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Report warns of 3 Trans Mountain 'hot spots' in Burnaby

Environmental group raising concerns about construction on first day of federal election
Kinder Morgan tank farm
Kinder Morgan wants to tunnel or bore a pipeline through Burnaby Mountain to connect the tank storage facility (seen here) with the Westridge Marine Terminal, where tankers fill up with crude. The City of Burnaby, however, owns the land, which is a designated conservation area, and is against letting the company on the mountain to conduct geotechnical work to determine if the route is feasible.

Within hours of the 2019 federal election officially kicking off, an environmental group pushed to put the Trans Mountain expansion project front and centre.

In a report released Wednesday, identified seven “troubling hot spots” along the pipeline’s proposed route, three of which are found in its terminus city, Burnaby: the Westridge marine terminal, Burnaby Mountain tank farm and a tunnel the company plans to bore through the mountain to connect the two. 

Expanding the Westridge terminal would not only increase tanker traffic in Burrard Inlet seven-fold, it would obstruct a third of the waterway, the report stated. 

“This narrow corridor – along with the hundreds of other watercrafts in Burrard Inlet – significantly heighten the risk of a collision and, in turn, an oil spill,” states the report.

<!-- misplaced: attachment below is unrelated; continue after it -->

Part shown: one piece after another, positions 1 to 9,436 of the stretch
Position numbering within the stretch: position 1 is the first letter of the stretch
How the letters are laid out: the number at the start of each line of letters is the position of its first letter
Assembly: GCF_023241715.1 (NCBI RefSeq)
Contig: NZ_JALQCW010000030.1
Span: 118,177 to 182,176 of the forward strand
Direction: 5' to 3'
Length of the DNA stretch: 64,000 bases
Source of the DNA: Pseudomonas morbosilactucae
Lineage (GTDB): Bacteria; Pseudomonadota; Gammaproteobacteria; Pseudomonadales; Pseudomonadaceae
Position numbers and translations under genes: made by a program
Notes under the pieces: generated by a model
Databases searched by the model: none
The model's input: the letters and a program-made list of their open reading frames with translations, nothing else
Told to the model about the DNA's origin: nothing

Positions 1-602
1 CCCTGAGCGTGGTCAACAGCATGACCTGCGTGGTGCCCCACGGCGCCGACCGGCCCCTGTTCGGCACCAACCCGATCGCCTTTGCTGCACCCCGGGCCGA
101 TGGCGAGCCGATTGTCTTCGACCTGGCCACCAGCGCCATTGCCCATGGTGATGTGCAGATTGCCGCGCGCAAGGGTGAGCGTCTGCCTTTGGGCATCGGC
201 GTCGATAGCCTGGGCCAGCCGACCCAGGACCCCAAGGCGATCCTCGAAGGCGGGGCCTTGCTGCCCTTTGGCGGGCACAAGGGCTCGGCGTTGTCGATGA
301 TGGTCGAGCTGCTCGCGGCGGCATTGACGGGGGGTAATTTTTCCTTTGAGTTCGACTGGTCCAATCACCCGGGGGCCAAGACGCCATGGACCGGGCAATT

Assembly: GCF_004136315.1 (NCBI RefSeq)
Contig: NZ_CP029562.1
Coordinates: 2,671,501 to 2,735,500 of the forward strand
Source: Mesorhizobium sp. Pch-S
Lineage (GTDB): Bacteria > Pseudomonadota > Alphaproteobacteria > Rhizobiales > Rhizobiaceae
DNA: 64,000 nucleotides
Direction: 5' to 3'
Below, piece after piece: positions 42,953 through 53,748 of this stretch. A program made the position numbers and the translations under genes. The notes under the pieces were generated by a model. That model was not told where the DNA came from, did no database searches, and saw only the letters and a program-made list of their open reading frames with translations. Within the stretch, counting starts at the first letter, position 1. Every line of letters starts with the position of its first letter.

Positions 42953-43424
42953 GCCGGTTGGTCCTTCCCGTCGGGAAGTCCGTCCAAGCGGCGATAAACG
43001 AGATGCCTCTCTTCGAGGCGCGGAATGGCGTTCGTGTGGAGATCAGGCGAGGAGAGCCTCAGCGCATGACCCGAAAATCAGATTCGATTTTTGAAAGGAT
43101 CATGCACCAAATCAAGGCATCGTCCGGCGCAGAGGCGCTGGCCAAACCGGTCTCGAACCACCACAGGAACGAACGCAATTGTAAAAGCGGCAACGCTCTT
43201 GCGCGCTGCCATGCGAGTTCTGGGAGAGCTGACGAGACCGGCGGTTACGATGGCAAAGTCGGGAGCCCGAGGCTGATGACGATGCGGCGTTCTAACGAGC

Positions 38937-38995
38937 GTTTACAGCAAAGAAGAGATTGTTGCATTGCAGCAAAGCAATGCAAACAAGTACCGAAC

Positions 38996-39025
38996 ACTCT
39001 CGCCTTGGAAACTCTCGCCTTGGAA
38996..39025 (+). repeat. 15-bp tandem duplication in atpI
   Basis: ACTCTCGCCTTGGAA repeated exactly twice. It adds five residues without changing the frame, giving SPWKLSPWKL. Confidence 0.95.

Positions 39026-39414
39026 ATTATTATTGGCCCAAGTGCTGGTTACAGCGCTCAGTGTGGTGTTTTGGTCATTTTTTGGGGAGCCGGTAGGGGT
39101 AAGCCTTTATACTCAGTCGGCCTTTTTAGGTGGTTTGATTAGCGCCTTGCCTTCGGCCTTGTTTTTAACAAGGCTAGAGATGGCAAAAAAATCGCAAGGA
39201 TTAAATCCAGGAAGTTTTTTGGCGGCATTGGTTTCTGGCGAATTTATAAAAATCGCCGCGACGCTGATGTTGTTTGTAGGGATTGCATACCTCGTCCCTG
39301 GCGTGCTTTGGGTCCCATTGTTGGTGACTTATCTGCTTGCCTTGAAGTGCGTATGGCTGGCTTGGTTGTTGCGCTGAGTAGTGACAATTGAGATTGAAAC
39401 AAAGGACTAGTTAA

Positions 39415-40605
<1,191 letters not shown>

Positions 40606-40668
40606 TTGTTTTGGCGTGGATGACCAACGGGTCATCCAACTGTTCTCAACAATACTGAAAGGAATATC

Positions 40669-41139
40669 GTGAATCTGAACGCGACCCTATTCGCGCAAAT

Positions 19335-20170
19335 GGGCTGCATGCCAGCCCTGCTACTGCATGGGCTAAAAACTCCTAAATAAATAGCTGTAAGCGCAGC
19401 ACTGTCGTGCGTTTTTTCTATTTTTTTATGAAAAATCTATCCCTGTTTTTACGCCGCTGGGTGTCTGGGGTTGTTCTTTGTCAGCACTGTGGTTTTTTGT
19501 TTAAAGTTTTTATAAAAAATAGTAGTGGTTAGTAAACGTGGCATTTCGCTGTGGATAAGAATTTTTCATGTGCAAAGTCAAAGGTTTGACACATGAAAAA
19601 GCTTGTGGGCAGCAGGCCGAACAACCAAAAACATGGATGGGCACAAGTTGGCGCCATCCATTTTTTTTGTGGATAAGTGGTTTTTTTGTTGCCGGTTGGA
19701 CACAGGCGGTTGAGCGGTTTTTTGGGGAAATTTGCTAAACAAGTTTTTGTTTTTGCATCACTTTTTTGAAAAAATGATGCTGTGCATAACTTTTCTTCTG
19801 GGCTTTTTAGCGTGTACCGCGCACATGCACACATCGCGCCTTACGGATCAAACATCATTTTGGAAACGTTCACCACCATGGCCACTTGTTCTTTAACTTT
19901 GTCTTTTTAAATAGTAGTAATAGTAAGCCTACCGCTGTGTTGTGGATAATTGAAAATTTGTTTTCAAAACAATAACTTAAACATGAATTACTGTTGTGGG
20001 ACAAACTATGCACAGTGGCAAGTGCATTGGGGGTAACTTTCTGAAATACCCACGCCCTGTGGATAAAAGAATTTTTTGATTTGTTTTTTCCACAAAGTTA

A tanker could also collide with the Second Narrows Bridge or the nearby Canadian National Railway bridge, according to, citing a report from the Concerned Professional Engineers

The planned doubling of tanks on Burnaby Mountain would increase the risk of a major fire that would be near impossible for firefighters to extinguish, forcing them to wait “days or weeks” for it to burn out, said Tzeporah Berman,’s international program director.

The City of Burnaby and Burnaby Fire Department have previously raised concerns about Trans Mountain’s emergency preparedness plans for such a fire. 

Trans Mountain, a Crown corporation since the project was purchased by the federal government in 2018, declined to determine conclusively whether there are fault lines in Burnaby Mountain, where it plans to bore a 2.6-kilometre tunnel. 

A 2013 report found no evidence of fault lines but did not rule out the possibility they exist and recommended further study, “a recommendation that the company denied,” says 

In a statement, Trans Mountain did not directly address the specific issues raised by, but said it has addressed all issues associated with the expansion project.  

“After seven years of consultation, design, studies and planning, we are confident we have considered, addressed and effectively mitigated the concerns and risks raised in this report,” a spokesperson wrote. “The re-start of construction on the expansion project demonstrates that Canada can have a healthy, rigorous discussion about issues and also ensure a project that has followed every process and obtained the necessary approvals gets built.”